University of Iowa Associate Dean Finds Antarctica "Magic and Pristine"

Mar 30, 2017

Ken Brown, Associate Dean for Undergraduate Studies at the University of Iowa Tippie School of Business, says he took the plunge and booked a trip to the remote continent of Antarctica, because his 81-year father Bob said such a journey was on his "bucket list."  It was a magical trip, Brown told us, but he still worries about the the continent's future.

If you are thinking of going, Brown says to remember that there are no hotels in Antarctica, in fact nothing but a cold, pristine, pure environment.  "Everyday we got off the main boat and got on the 'Zodiac,' a smaller more portable boat that would take us to an island or onto the shore," he told Charity.  "This is really the world's largest nature preserve, there's no commercial hunting, there's no mining and just research bases that adhere to the rules of the Antarctic Treaty of 1959."  He says the air is clean, the water is clean and the animals are undisturbed.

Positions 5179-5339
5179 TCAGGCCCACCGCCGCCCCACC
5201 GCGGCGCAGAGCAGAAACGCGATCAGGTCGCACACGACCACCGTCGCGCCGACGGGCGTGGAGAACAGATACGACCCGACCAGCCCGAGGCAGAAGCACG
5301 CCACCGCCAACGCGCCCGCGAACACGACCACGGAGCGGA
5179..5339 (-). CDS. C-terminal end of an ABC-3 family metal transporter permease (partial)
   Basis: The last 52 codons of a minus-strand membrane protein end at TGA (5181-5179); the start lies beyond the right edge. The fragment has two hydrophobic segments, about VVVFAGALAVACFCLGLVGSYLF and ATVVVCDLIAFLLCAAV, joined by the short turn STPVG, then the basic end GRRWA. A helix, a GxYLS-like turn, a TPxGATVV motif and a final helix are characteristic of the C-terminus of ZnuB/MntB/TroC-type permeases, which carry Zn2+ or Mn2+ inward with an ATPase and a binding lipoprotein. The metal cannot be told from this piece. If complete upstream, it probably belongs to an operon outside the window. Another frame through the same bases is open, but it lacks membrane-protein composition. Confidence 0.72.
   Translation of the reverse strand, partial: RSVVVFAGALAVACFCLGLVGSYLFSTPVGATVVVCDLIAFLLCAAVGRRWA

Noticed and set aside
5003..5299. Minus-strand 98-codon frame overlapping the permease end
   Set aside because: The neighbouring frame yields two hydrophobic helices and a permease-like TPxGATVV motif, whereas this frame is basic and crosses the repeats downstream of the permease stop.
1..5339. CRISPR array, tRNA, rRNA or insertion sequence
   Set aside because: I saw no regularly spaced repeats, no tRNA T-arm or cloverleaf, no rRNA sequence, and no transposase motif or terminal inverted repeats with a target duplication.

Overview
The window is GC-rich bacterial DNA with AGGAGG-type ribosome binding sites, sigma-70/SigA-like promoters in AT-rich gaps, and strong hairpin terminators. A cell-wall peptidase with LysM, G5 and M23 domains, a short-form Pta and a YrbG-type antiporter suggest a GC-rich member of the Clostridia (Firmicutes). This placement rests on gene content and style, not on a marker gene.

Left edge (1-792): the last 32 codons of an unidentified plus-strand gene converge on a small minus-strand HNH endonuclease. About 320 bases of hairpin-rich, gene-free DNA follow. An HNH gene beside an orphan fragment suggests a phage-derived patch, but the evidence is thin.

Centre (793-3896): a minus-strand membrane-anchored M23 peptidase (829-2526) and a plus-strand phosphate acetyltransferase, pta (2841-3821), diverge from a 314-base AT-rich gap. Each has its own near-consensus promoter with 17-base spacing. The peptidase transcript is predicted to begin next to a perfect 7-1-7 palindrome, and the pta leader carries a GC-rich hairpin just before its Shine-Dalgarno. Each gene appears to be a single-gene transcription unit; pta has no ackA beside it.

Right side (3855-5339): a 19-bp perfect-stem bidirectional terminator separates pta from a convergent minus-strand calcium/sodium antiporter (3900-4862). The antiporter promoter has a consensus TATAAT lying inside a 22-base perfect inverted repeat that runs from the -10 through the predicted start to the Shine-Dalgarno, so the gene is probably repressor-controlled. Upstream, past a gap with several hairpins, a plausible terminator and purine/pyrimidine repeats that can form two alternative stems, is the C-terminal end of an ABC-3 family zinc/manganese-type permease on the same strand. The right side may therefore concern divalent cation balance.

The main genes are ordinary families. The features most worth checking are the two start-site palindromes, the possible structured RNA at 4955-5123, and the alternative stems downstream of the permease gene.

"The animals there are not afraid of people--I had a penguin walk across my foot and the birds are completely pre-occupied and just completely ignore people," Brown told us.  "We saw quite a few whales, including Orca--they came right up to the boat.  This is the closest place you can find to a pure environment and to what nature would be like without human interference--there's no cell-phone towers, no airplanes and no ambient light or noise.   So here is a place to escape all of the things humans have built."

Brown worries for the future of the continent, though.  He cites the many studies that show global warming is affecting Antarctica and that certain species that could not survive there before are able to live there now.  "Scientists who are studying the area," he told Charity, " are absolutely saying that we are now looking at a steady change in an eco-system that has been well-established for a long time."   He is concerned about what may happen when the Antarctic Treaty expires in 2048 and a potential cutback in U.S. research funding for the area.  "I would love to see us renew and strengthen the treaty.  We need to preserve the Antarctic, and keep it a pristine continent forever, where the animals rule the day, not the people."